In the mid-'50s, Larry Joe Patton and I would occasionally go to Pig's house with our guitars and attempt to follow along while he played the guitar or fiddle. We were just learning, so we only played accompaniment to his lead. He taught me to play several songs on the guitar, as well as many more musical things that I cannot even begin to list here.

He often told us of his dislike for rock n roll, but he could play most of Scotty Moore's lead solos, as well as things like, 'Matchbox', 'Blue Suede Shoes' and others. When I commented on that, he said, "That ain't rock n roll... at least not what I think rock n roll is". Or course, it was rock n roll to us, but I understood, as most of it had some what of a country flavour; he heard it as country while we heard it as rock n roll.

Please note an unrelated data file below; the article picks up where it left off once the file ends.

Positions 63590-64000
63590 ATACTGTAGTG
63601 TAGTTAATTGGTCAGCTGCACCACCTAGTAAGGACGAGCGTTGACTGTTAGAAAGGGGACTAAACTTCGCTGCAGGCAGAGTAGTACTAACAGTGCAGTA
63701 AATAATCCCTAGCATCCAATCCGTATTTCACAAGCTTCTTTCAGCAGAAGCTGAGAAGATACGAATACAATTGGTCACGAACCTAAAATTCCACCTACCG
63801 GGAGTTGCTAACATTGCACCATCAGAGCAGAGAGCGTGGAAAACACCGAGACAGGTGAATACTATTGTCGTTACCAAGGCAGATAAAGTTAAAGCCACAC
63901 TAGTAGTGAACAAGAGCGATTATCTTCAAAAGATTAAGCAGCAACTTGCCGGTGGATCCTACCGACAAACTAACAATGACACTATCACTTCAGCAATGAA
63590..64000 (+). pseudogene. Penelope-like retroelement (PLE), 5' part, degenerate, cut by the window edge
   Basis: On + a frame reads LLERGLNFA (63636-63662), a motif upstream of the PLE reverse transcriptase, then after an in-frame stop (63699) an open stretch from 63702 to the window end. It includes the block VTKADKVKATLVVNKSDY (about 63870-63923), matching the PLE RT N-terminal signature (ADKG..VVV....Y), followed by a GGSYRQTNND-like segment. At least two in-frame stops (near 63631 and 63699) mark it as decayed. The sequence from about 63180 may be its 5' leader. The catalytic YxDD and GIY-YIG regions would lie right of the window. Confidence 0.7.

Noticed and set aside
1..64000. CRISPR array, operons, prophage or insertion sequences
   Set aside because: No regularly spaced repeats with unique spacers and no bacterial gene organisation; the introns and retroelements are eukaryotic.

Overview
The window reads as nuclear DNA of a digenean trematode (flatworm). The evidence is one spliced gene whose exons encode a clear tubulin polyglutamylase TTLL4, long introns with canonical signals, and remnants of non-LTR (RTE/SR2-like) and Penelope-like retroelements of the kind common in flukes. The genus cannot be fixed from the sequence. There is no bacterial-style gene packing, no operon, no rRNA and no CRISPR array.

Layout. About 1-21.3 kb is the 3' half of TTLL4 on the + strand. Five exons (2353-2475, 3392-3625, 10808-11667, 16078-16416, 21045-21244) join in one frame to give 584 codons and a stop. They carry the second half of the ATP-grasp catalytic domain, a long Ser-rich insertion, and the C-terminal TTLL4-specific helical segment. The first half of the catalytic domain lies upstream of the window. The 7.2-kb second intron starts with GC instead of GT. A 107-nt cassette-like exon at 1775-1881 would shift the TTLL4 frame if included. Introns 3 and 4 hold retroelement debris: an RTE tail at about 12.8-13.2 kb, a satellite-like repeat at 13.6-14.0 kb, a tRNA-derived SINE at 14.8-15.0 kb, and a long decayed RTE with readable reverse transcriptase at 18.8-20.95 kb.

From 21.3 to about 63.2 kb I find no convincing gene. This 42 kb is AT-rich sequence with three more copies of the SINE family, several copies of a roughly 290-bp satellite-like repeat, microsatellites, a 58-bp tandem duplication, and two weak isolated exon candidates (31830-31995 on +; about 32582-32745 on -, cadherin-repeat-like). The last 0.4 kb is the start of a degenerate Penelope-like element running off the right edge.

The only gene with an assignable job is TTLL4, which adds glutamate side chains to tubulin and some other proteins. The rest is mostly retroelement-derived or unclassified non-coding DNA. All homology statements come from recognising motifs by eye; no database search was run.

Pig was an uncle to Jimmie Coleman, who played lead guitar on the early Elvis Songs on the Sonny Burgess / Larry Donn White Label LP, as well as some of my other recordings, a 1958 session at Sun and a 1960 session for Rita Records.

Larry Donn's Delta Musicians Page